Sandman’s Apprentice Post Mortem
By Marc Mixon (Producer)
Sandman's Apprentice is a top-down 2D action/puzzle game developed for the Android tablet using Unity 4. The player navigates Ollie, the apprentice, through a dream world filled with hazards, puzzles, and nightmares. This game represents the effort of four student developers over the course of eight weeks.
What Went Right:
It was a pleasure working with Rukuan Yang (programmer), Bill Hood (artist), and Lauryn Gordon (game & level designer) on this project. Even though this was our first experience making a game, everyone brought a professional attitude to the table. We built a strong sense of team identity early by creating a logo for Wood Dragon Studios and personalizing our workspace. We all shared the goal of creating the best game possible in eight weeks. The team regularly went out to eat or spent time together outside of the development room. The rapport we built during this time helped insulate our team from the stresses that often rip apart development teams, leading to delays and sometimes cancellation of the project.
During pre-production the team was divided between pursuing a top down art style vs. an isometric view. It quickly became clear that we didn't have time to pull off a polished isometric style, so we opted to go with the true top down view. This allowed our artist to put more time into the environental art. Throughout development, our art consistently received high praise from testers.
Having a small team and working in a single 10x10 room allowed everyone to communicate easily. Everyone felt free to voice their opinions and other teammembers listened. This ease of communication meant every team member had a chance to make highly visible contributions to the game. Seeing your work in the final product is a great source of pride and fosters a deep sense of personal investment in the final outcome of the project.
What Went Wrong:
Missing the first milestone
We spent a lot of time discussing the game early on when we should have been building. Without a playable prototype you end up iterating in a void. When you fall behind in developement, you never really catch up. You either cut features or add to the schedule. We ended up doing the former since the latter was out of the question.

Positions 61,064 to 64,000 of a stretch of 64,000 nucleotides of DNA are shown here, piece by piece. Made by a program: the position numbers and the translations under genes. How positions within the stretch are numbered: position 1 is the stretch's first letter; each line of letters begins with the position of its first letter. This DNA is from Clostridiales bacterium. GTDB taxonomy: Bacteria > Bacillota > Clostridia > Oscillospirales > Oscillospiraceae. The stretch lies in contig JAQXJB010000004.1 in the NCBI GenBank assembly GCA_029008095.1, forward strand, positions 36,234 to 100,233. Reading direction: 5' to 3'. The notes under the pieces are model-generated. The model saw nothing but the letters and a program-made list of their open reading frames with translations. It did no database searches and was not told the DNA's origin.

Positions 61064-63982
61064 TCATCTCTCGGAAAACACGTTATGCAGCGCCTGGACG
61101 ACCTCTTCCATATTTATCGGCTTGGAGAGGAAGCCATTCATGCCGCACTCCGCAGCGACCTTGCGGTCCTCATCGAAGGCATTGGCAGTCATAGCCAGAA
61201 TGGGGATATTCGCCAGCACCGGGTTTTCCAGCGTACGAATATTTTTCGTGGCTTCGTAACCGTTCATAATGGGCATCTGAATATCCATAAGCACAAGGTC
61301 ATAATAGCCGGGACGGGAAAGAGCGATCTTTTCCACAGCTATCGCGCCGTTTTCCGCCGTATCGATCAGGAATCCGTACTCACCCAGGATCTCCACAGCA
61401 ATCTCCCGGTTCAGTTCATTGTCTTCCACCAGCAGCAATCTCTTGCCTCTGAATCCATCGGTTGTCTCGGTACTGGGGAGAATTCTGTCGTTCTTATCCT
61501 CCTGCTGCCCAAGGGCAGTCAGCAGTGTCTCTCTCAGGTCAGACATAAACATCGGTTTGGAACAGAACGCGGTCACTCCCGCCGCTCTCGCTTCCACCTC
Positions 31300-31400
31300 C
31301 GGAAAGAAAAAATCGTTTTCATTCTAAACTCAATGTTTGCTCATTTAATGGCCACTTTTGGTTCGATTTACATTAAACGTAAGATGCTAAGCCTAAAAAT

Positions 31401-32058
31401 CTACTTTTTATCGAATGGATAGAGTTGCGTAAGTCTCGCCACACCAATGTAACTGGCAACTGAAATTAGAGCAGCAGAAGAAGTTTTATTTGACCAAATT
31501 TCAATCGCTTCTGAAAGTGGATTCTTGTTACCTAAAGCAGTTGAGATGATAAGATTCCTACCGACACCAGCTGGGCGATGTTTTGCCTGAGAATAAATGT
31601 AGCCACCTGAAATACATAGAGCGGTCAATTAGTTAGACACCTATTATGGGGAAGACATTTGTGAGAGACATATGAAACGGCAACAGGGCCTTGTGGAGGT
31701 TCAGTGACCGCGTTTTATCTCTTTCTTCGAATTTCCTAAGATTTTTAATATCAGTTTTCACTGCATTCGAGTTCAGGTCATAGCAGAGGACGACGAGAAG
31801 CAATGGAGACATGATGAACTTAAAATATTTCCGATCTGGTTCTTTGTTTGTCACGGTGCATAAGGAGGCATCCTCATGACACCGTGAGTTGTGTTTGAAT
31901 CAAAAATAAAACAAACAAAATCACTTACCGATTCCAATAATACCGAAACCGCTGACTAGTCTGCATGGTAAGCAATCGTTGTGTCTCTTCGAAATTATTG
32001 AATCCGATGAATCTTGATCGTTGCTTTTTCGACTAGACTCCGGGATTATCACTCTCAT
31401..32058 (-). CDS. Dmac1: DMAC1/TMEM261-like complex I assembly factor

All of us were very new to the Unity engine. We had a number of challenges getting our prefab assets to work correctly. Sprites often lost their connection to the prefab when assets were uploaded to Perforce, resulting in extensive rework.
Using the SCRUM board
We were all new to using Agile and SCRUM. We didn't use the SCRUM board to prioritize tasks. This slowed our SCRUM meetings and required frequent discussion mid-sprint. It would have been a much bigger problem had out team been larger.
What We Learned:
Design discussions need to be timeboxed by the lead. Every discussion should also produce a list of action items and the person responsible for delivery of the item.
Check to see if your problem is in the "solved" universe
We weren't the first dev team to run across the prefab problem in Unity. We tried to research and solve it ourselves instead of asking other teams how they solved it. This cost us precious time that could have otherwise been put into polishing the game.
Use SCRUM to prioritize
How you order your tasks on the board is important. It saves time during SCRUM meetings to prioritize tasks during planning, and helps identify dependicies early.
Working with other students who had a professional attitude made the development process fun. The time we spent building a team identity paid off during the stressful periods prior to milestone deadlines. We learned to begin the problem solving process by asking whether or not the problem has already been solved. The essence of what our professors drilled into our young and impressionable minds can be stated simply: Scope and Polish.
Here is a link to our gameplay footage on Youtube: https://youtu.be/0uOtH30sZms